At the funeral, Granny’s body will be in a special box called a coffin. The coffin will have a lid on it and granny’s dead body will be inside the coffin. Remember, because she is dead and no longer alive, granny’s body doesn’t work and she does not need her body anymore. The coffin will be at the front and it will be made of brown wood with shiny handles (describe whatever applies).


At the funeral we will sing some hymns (songs). You can help us to choose which ones if you like. We will also ask people to say something about Granny, things such as how she loved growing flowers and how she wasn’t very good at singing but sang anyway. Can you think of any stories that we can tell about her? Some people get very sad at funerals and cry a little, some people cry a lot, others don’t cry at all. It doesn’t matter who does what.


This may well be as much information as the child needs for now. However, they may ask about what happens afterwards. How you reply will depend on whether there is to be a burial or cremation.


Below are suggestions of words you may wish to use:


At the end of the funeral, the coffin will be taken to the graveyard (cemetery). In the graveyard (cemetery), a very deep hole will have been dug. This is called a grave. The coffin will be gently lowered into the grave and covered up with earth. Eventually, grass will grow on top of it.


When we feel ready we can put a headstone on the grave. This will have Granny’s name on it so that everyone will know where her body is buried. We can visit the grave sometimes to think about and remember Granny.

What you say about cremation needs careful thought and will be influenced by the age of the child. Some children will be affected by the use of the words burnt or burning as they associate fire with fear and danger.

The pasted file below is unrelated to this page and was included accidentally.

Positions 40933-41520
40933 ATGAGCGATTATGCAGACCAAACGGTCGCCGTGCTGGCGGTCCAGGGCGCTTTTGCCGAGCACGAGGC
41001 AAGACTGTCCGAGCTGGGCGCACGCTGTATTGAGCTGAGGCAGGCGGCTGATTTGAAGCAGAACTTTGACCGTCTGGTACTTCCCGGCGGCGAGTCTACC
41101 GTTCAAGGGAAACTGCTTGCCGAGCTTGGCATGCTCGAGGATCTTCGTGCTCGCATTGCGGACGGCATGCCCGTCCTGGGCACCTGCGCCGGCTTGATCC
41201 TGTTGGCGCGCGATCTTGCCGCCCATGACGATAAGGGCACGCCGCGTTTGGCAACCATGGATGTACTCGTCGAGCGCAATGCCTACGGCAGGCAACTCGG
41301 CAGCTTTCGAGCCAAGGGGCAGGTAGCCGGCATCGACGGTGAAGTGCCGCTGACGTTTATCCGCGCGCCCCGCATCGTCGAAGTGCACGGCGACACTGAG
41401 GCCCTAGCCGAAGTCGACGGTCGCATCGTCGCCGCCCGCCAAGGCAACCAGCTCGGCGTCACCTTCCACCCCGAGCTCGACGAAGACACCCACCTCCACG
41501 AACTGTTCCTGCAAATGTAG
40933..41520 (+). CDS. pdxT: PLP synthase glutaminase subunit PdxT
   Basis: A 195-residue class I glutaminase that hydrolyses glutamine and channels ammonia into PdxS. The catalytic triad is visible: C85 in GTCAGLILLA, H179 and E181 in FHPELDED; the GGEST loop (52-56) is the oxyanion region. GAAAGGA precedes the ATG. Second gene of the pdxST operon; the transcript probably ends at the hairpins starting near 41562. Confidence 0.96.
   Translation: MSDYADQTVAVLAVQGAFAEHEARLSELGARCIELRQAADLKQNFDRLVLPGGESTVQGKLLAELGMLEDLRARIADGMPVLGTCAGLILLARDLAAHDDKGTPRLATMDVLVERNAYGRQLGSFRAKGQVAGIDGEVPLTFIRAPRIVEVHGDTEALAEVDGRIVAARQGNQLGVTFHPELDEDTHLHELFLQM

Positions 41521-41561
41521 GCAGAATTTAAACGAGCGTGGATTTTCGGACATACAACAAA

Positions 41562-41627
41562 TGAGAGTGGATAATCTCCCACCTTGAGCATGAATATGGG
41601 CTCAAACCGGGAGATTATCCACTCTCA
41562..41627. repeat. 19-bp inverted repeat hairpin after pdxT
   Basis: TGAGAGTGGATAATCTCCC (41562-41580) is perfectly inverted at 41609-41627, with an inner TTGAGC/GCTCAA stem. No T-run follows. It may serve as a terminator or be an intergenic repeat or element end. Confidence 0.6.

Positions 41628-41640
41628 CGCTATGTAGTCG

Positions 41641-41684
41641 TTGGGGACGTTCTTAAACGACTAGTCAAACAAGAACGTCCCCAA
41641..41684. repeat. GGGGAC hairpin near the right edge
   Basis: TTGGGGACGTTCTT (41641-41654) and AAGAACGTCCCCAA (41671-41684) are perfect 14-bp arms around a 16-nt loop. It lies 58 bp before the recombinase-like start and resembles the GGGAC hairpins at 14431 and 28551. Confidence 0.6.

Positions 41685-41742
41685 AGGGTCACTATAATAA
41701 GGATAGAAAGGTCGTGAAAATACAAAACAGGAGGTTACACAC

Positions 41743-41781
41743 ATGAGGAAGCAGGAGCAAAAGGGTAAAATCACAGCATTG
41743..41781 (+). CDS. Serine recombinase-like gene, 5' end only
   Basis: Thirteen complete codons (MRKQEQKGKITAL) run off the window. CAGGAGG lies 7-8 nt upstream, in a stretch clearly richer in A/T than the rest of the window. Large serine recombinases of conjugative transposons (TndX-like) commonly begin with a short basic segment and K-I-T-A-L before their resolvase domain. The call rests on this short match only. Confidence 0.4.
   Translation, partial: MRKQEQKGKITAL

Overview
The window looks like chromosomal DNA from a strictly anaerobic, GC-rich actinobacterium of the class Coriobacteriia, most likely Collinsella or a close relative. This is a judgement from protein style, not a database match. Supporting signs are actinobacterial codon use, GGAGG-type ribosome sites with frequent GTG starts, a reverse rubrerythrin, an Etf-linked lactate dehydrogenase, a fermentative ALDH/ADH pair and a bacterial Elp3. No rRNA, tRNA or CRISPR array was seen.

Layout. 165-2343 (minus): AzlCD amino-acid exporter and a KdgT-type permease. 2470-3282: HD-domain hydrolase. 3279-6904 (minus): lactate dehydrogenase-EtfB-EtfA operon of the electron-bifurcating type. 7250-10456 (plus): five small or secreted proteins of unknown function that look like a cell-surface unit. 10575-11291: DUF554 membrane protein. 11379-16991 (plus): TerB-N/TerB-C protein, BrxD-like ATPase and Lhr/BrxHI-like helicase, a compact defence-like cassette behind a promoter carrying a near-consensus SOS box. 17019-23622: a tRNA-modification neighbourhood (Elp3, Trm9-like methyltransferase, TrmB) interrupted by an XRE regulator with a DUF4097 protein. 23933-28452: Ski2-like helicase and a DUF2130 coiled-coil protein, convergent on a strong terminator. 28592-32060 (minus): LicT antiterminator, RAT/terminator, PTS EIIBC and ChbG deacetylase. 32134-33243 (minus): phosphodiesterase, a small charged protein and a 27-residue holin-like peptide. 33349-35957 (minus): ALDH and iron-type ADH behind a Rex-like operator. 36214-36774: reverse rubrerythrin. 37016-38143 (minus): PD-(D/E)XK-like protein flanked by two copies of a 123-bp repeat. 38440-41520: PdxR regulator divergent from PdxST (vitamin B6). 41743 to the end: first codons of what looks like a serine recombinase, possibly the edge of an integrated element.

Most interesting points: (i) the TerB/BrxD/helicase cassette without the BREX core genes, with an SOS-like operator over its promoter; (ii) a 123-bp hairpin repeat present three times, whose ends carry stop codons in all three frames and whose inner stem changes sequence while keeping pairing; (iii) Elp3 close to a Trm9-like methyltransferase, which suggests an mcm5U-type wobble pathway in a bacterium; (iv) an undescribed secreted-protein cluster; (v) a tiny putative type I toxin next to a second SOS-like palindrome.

Two approaches are suggested below, one less direct than the other.

  • Granny’s body will be turned into soft powdery ashes at the crematorium. The ashes are then put into a pot called an urn. Some people scatter the ashes somewhere very special to the person who has died. Or we can bury the ashes in the ground, we do not have to decide this now. We can decide together what we want to do with Granny’s ashes.
  • At the end of the funeral, some curtains will be drawn around the coffin and we will not see it again. After everyone has gone the coffin, with the dead body, is put into a special, very hot oven to be burnt and turned into ash. We do not watch this bit. The ashes are then put into a special pot called an urn. Some people scatter the ashes somewhere very special to the person who has died. Or we can bury them in the ground, we do not have to decide this now. We can decide together what we want to do with Granny’s ashes.

Some children find visiting the grave or place where ashes are scattered comforting. Others view graveyards and cemeteries as frightening or unwelcoming places. Reassure them that films and television programmes that show graveyards as scary places, full of ghosts, are not the real thing.


Others can find it bewildering, especially if they are still a bit confused with the meaning of being dead and where dead bodies go. If your beliefs support the concept of heaven, this can be comforting as children, Christian or not, associate heaven with safety and peace. However, do make sure that you say Granny has died and gone to heaven.


Ask the child if they would like to visit the graveside, and if so, suggest that they leave some flowers or a memento. Some families integrate the visit into a walk or some other activity. This helps to normalize the visit. A child who clearly does not want to go should not be forced.


You may find the video below useful in help children and young people understand funerals: